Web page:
by Darius Kazemi, May 27 2019
RFC-147 is titled “The Definition of a Socket”. It's authored by Joel M. Winett of Lincoln Laboratory, dated May 7th, 1971.
The technical content
This RFC attempts to formally define what a socket is. The first time the term “socket” was used in an RFC was way back in RFC-33, more than a year prior to the publication of this RFC, so it seems like it's about time.
A socket is defined to be the unique identification to or from which information is transmitted in the network.
A socket is a 32-bit identifier. Even-numbered sockets are for receiving information, odd-numbered sockets are for sending information. Each socket maps to a “port”, which is a local input or output device, either physical (hardware like a printer) or logical (pure software like a file system). Simultaneously that socket maps to a “process”, or program. I think the implication is thus that programs also map to I/O devices.
Some sockets should be universally known and agreed upon by convention. For example, the socket for initial connection should be the same on all hosts—otherwise you'd need to maintain the references of every initial connection socket on every computer on the network in order to make things work. Having the socket the same for all initial connections means nobody has to keep track of this, all you need to do to connect to UCLA is know UCLA's network ID and then connect to the universally agreed-upon socket for initial connections.
Importantly, sockets are related to accounting procedures, aka “how do we track who does what and possibly charge them money for the privilege?” If an NCP logs the amount of time each remote socket is connected to a local socket, and if the remote socket can be associated with some user account on the remote server, then you can charge money for usage accordingly (or figure out who deleted your file, etc).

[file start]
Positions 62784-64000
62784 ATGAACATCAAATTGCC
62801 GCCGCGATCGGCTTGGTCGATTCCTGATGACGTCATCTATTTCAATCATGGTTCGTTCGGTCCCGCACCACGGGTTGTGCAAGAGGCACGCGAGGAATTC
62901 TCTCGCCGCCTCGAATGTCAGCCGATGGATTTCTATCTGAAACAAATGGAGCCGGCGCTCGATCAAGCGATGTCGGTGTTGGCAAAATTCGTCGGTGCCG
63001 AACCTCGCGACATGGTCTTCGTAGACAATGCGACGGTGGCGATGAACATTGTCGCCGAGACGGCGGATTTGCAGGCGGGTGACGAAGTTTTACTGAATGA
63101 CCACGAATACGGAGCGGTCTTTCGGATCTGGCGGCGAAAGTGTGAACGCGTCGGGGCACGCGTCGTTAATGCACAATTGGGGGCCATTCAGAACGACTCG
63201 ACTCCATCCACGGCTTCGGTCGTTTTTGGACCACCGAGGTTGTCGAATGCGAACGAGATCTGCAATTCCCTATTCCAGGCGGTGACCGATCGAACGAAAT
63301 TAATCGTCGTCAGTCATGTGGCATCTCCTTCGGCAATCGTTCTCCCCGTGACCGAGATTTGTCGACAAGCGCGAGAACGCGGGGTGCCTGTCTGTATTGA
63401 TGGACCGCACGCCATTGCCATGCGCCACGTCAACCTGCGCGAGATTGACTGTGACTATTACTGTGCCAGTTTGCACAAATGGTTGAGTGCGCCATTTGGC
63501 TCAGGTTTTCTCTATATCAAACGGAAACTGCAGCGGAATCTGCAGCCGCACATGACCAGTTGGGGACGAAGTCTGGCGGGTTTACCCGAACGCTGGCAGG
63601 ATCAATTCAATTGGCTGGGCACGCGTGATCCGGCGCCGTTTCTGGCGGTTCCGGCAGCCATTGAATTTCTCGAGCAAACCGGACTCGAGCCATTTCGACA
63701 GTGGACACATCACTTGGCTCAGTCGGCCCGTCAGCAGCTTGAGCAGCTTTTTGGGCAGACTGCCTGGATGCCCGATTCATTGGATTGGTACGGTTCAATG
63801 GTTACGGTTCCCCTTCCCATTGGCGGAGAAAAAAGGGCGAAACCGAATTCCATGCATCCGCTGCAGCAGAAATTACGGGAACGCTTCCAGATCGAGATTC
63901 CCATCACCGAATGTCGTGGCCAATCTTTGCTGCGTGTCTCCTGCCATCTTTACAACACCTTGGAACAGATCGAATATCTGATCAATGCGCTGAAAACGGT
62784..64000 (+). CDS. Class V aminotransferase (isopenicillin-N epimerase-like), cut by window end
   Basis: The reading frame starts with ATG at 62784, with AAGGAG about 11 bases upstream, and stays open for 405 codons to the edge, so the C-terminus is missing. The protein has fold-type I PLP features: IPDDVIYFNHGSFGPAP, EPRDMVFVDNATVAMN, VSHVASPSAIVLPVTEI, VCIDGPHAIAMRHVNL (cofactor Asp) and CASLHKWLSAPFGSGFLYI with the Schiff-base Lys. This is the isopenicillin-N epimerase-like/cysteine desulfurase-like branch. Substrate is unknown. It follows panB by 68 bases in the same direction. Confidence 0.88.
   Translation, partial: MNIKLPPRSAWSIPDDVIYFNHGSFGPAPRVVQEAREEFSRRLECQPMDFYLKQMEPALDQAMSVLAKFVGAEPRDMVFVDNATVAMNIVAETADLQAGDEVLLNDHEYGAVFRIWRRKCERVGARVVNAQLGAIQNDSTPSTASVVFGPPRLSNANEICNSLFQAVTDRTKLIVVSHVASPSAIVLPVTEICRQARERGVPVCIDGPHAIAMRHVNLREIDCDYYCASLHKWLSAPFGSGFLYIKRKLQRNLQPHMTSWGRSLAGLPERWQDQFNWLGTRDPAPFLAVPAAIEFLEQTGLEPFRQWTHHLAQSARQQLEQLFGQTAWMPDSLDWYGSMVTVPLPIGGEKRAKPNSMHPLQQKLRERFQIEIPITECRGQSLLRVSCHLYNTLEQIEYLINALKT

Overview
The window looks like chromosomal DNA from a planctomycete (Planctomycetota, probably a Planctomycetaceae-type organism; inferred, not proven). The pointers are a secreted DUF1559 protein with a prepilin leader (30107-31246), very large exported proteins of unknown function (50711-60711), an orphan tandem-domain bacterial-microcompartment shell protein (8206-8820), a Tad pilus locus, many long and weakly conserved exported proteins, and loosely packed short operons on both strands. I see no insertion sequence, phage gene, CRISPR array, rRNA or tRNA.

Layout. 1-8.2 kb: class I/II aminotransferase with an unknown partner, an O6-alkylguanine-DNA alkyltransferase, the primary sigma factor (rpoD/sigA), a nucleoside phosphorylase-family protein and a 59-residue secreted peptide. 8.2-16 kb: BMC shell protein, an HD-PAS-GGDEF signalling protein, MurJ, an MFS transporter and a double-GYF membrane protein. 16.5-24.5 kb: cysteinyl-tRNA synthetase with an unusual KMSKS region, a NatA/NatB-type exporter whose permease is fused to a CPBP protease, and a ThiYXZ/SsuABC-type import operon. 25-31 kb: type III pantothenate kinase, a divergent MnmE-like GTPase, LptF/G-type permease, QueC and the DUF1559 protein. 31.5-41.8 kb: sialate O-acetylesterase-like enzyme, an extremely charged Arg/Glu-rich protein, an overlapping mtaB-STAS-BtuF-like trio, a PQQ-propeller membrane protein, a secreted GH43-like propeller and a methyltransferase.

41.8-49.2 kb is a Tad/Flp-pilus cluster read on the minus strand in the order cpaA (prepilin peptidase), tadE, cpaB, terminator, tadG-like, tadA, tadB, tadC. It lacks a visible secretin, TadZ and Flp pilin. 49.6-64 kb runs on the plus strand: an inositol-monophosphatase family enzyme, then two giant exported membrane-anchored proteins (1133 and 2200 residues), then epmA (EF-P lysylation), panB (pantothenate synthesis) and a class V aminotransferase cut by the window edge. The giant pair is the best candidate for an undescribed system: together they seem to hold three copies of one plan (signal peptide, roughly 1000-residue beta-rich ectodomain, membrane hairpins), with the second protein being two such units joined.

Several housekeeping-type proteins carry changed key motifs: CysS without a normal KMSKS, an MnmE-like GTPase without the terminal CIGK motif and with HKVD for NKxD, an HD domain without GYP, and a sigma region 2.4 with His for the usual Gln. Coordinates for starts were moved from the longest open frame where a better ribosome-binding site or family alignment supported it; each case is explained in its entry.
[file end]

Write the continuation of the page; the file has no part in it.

Given the importance of user identification, the author recommends using the 32 bits of a socket like so:
- 8 bits to identify the host server
- 16 bits to identify the user
- 7 bits for a unique number that is mapped to a local process ID
- 1 bit for the send/receive polarity
So in a modern context, by this definition, a socket would be something like the combination of an IP address and a port—though a modern port is full-duplex, whereas a socket is half-duplex, requiring an even/odd socket pair for both sending and receiving. (So like, we use port 80 for http traffic by convention, but this specification would mean using port 80 for receiving http traffic and port 81 for sending http traffic.)
Apportioning 8 bits for host server identification in a socket allows for only 256 hosts, which probably seems like a lot in May 1971 but within a few years will be woefully insufficient.
I think it's funny and cute that Winett signed his cover page with not just the title, his name, and affiliation, but also the machine the RFC was prepared on, an IBM 360/67. This is kind of like “Sent from my iPhone” at the bottom of an email.
There's an excellent 2015 paper by Bradley Fidler and Amelia Acker (available free online) that goes into the history of sockets on the ARPANET and proposes that sockets are both a kind of infrastructure and metadata.